“Milk” – Susan Granger reviews

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“Have bullhorn, will travel”could have been gay civil rights activist Harvey Milk’s mantra, instead of “I’m Harvey Milk — and I’m here to recruit you.”Whatever the rhetoric, Milk’s message was a simple one of respect, equality and hope.

In 1977, Harvey Milk (Sean Penn) was elected to the San Francisco Board of Supervisors, becoming the first openly gay man voted into public office in America. And that ever-present bullhorn – given to him by a member of the Teamsters – was part of his arsenal. But Milk’s struggle began years before in Manhattan where, on the eve of his 40th birthday, he picked up a partner, Scott Smith (James Franco), who helped him evaluate his life. Together, they moved to San Francisco and opened Castro Camera in a working-class neighborhood that soon became a gathering place for the gay community. Recognizing Milk’s charismatic leadership, the Teamsters enlisted his help in their protest against Coors Beer — and Milk earned staunch union support for gay rights, along with a Mayoral ally (Victor Garber), much to the chagrin of fellow supervisor and eventual murderer, Dan White (Josh Brolin).

Written by Dustin Lance Black (“Big Love”) and directed by Gus Van Sant, it’s a socio-political biopic. Using a narrative device, along with black-and-white archival footage of that era, it traces the last eight years of Milk’s life. His proteges — Cleve Jones (Emile Hirsch) and Anne Kronenberg (Alison Pill) — reflect different perspectives. Only Milk’s unstable Mexican lover, Jack Lira (Diego Luna), strikes a distractingly discordant chord.

Ferociously impassioned, Sean Penn brings powerful conviction to the role, embodying Milk with the kind of touching vulnerability and impeccable dignity that deserves Oscar recognition. On the Granger Movie Gauge of 1 to 10, “Milk” is an intense 9. It’s a must-see performance.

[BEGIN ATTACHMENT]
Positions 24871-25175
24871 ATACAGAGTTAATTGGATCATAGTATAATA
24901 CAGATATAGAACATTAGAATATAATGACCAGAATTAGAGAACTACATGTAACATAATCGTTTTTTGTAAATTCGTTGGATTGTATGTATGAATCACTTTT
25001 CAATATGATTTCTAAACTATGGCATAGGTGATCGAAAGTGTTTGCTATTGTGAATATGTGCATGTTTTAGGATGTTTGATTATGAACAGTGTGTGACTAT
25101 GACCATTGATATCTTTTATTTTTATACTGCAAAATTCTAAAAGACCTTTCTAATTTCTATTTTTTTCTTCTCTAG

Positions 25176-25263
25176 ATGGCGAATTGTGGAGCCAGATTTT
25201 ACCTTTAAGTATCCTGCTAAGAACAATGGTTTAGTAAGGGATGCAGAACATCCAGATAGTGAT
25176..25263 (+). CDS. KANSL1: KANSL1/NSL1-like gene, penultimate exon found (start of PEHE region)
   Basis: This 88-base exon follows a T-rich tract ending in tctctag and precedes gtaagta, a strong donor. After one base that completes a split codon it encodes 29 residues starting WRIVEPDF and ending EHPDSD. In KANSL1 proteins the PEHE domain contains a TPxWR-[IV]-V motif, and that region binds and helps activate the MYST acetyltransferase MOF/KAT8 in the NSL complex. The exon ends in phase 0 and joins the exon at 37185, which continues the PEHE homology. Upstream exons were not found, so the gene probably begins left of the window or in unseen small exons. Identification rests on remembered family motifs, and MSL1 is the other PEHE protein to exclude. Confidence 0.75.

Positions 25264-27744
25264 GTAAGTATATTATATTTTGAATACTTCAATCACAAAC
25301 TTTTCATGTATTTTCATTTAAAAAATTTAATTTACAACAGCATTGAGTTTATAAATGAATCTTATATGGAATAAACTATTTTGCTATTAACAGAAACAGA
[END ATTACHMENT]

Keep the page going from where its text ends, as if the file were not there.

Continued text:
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Susan Granger

Susan Granger is a product of Hollywood. Her natural father, S. Sylvan Simon, was a director and producer at R.K.O., M.G.M. and Columbia Pictures; her adoptive father, Armand Deutsch, produced movies at M.G.M. As a child, Susan appeared in movies with Abbott & Costello, Red Skelton, Lucille Ball, Margaret O'Brien and Lassie. She attended Mills College in California, studying journalism with Pierre Salinger, and graduated from the University of Pennsylvania with highest honors in journalism. During her adult life, Susan has been on radio and television as an anchorwoman and movie/drama critic. Her newspaper reviews have been syndicated around the world, and she has appeared on American Movie Classics cable television. In addition, her celebrity interviews and articles have been published in REDBOOK, PLAYBOY, FAMILY CIRCLE, COSMOPOLITAN, WORKING WOMAN and THE NEW YORK TIMES, as well as in PARIS MATCH, ELLE, HELLO, CARIBBEAN WORLD, ISLAND LIFE, MACO DESTINATIONS, NEWS LIMITED NEWSPAPERS (Australia), UK DAILY MAIL, UK SUNDAY MIRROR, DS (France), LA REPUBBLICA (Italy), BUNTE (Germany), VIP TRAVELLER (Krisworld) and many other international publications through SSG Syndicate. Susan also lectures on the "Magic and Mythology of Hollywood" and "Don't Take It Personally: Conquering Criticism and other Survival Skills," originally published on tape by Dove Audio.